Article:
But in China, the present scale of pay-per-click search services remains relatively minute. At only about one-tenth the volume of Great Britain, the segment is very small in comparison with the overall economic strength of China. From another perspective, this also reflects the fact that the Chinese e-commerce market remains at the very early stages. And these numbers also reveal the enormous potential offered by the search market.
At the mainstream center of today's Internet industry, search engines have become one of the most commonly used technologies in the developed world, while offering enormous market opportunities and the greatest developmental potentials in the IT field. Search has thus become an arena in which some of the world's top IT companies compete, obvious examples being Google, Microsoft, and Yahoo.
Search Market share – break it down
According to the iResearch data which track the visitor counts of search engines in China during the first three months of this year, Baidu captured 66.7 percent of the market share, followed by Google and Yahoo, the latter two collectively accounting for 24 percent. This, to some extent, reflects the competitive status of China's search market.
Baidu is today the leading web portal operation in the eastern hemisphere, and, quite clearly, its rapid growth has impressed the capital market. The market value of Baidu is now about US$11 billion, and the firm's daily stock trading volume averages US$1.8 billion. Both indexes rank Baidu as the first among hi-tech companies in China. Needless to say, Baidu has become one of the most watched Internet firms in the world.
Citizen systems – links and learning
Concurrent with the development of the Internet, and especially with the dramatic rise in the search engine segment, the capability of the Chinese public to obtain information has reached an unprecedented level. Search engines offer efficient delivery of information while enabling that information to be rapidly and effectively shared. Accordingly, China's netizens are exhibiting a dramatic and rapidly rising enthusiasm for publishing information on the web.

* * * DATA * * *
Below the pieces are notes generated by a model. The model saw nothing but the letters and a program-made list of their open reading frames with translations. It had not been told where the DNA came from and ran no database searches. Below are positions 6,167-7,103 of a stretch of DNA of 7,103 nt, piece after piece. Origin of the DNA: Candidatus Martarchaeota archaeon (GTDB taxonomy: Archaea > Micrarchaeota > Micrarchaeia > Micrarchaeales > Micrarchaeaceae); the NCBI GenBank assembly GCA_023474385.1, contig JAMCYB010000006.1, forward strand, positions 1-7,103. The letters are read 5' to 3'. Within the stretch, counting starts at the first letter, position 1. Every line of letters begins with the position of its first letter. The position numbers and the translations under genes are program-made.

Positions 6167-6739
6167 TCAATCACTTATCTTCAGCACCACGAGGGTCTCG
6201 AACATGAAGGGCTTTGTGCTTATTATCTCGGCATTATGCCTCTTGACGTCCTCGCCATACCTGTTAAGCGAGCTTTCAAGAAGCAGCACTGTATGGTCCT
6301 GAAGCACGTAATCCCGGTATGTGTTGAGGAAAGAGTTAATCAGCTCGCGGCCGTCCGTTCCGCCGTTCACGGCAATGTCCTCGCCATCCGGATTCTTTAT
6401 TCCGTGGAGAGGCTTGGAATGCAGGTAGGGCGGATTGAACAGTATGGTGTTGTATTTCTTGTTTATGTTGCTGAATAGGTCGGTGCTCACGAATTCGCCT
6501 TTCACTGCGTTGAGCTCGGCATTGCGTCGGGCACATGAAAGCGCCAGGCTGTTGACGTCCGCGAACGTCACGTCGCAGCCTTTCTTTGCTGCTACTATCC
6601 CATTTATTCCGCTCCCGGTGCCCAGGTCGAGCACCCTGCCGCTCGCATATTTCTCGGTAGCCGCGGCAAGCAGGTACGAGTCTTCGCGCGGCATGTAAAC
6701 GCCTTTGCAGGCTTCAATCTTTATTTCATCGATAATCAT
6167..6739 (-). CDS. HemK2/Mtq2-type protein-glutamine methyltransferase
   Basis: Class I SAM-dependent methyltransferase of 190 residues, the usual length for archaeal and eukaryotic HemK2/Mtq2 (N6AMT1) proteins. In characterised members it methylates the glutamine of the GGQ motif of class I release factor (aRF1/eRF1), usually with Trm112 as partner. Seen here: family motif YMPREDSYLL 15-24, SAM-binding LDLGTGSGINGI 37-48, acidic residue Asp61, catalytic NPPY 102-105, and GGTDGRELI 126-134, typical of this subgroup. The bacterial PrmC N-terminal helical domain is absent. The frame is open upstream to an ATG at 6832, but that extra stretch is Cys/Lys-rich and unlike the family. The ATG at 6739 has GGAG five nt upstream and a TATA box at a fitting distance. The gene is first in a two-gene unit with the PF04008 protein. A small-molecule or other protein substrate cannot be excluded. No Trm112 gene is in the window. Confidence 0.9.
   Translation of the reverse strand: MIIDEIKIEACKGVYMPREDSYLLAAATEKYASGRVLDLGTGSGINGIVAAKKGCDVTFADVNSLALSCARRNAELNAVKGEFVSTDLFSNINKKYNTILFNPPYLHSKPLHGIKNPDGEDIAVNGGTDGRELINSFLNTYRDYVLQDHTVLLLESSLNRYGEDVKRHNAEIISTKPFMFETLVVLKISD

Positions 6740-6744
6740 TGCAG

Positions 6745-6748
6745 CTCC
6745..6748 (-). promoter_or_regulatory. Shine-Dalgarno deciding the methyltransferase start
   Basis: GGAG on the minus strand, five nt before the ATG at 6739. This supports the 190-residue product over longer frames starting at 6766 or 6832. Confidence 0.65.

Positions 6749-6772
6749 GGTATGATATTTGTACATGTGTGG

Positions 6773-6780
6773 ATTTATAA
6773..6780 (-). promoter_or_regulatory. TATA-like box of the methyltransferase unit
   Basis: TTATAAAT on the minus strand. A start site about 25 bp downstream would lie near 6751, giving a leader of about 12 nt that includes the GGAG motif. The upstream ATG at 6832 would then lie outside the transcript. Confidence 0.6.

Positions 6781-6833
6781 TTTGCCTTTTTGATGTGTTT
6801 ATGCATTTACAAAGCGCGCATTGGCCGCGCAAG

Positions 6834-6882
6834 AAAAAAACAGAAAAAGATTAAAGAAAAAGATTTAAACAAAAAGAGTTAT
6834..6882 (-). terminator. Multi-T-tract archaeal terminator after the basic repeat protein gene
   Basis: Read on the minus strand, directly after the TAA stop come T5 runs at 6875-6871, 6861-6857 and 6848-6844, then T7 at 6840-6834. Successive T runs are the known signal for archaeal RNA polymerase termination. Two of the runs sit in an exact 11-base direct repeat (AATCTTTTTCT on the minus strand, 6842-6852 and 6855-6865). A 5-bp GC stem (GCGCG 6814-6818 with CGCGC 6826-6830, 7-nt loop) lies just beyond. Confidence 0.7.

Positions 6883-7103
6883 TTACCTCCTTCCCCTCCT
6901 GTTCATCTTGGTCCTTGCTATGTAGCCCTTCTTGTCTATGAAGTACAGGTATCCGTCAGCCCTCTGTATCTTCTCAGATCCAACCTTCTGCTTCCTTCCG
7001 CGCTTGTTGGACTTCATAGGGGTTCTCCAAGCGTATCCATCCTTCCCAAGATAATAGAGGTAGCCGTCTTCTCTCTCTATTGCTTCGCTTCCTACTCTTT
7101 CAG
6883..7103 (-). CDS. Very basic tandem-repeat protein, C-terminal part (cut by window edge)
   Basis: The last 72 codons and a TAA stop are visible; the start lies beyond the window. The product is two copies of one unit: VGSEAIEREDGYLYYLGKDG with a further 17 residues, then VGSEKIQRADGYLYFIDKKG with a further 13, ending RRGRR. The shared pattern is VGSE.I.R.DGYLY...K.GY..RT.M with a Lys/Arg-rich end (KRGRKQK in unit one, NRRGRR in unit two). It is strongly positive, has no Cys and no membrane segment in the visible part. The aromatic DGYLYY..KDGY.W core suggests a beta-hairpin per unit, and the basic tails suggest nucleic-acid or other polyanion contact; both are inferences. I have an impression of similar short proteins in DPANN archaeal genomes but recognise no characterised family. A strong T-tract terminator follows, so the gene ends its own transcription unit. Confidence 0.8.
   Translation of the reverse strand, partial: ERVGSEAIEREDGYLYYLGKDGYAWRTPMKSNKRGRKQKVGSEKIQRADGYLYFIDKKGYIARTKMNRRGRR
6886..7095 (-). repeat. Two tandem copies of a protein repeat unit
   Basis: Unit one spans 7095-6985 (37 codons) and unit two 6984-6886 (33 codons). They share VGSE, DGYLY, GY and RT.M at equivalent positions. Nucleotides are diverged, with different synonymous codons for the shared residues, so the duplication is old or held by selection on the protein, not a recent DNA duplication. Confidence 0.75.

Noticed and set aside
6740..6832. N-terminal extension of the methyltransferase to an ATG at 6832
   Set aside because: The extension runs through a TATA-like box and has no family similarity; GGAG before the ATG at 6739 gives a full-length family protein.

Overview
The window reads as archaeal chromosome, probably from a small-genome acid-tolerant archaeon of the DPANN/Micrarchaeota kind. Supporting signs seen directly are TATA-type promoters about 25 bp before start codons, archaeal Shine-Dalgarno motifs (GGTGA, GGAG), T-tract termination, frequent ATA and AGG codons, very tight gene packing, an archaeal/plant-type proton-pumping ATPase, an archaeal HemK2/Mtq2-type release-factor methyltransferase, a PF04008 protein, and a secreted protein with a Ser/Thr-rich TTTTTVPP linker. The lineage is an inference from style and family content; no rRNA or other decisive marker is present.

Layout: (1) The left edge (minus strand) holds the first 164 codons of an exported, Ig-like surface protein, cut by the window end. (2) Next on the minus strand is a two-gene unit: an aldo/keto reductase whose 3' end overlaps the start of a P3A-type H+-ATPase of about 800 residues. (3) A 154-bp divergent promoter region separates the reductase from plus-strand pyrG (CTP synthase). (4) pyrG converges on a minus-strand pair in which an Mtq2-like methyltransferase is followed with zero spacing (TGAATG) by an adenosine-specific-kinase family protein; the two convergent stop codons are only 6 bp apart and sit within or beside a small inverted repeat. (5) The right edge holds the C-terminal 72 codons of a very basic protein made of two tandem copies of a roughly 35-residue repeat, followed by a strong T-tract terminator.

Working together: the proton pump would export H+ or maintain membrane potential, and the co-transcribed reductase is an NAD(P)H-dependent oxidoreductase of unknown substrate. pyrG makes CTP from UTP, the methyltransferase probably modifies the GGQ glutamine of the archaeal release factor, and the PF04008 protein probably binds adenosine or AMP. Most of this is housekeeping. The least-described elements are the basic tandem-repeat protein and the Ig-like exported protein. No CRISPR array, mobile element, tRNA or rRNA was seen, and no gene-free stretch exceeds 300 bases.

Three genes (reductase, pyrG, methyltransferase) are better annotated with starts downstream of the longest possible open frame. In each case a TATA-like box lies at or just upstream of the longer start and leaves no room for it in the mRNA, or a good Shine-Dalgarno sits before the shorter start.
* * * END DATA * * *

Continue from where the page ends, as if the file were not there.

Seven years ago, when Baidu first introduced its search engine, only 5 million Chinese web pages were indexed, accounting for a mere 2 percent of global cyber information.
Today, the number of web pages published in China exceeds 4.5 billion, amounting to 20 percent of the world's volume. The power and influence of this rapidly accessible Chinese-language content is undeniable. Data volume, content quality, and information delivery systems continue to expand and improve, while the citizens of China continue to learn at a pace like never before in history.
One might say that the facilitation of this growing enlightenment and sophistication is the most important result delivered by the search engine.
Profile of Robin Li
Board Chairman and Chief Executive Officer, Baidu.com.
Li has a bachelor's of science degree in Information Management from Peking University, received master's of science degree in Computer Science from the State University of New York at Buffalo. As one of the earliest Internet technology researchers, Robin Li is the initiator of ESP technology, and successfully used it in INFOSEEK/GO.COM search engine. Another of his important innovative achievement is the picture search of GO.COM. In 1999, Robin Li founded Baidu, which was listed in NASDAQ in August 2005.
(China.org.cn November 26, 2007)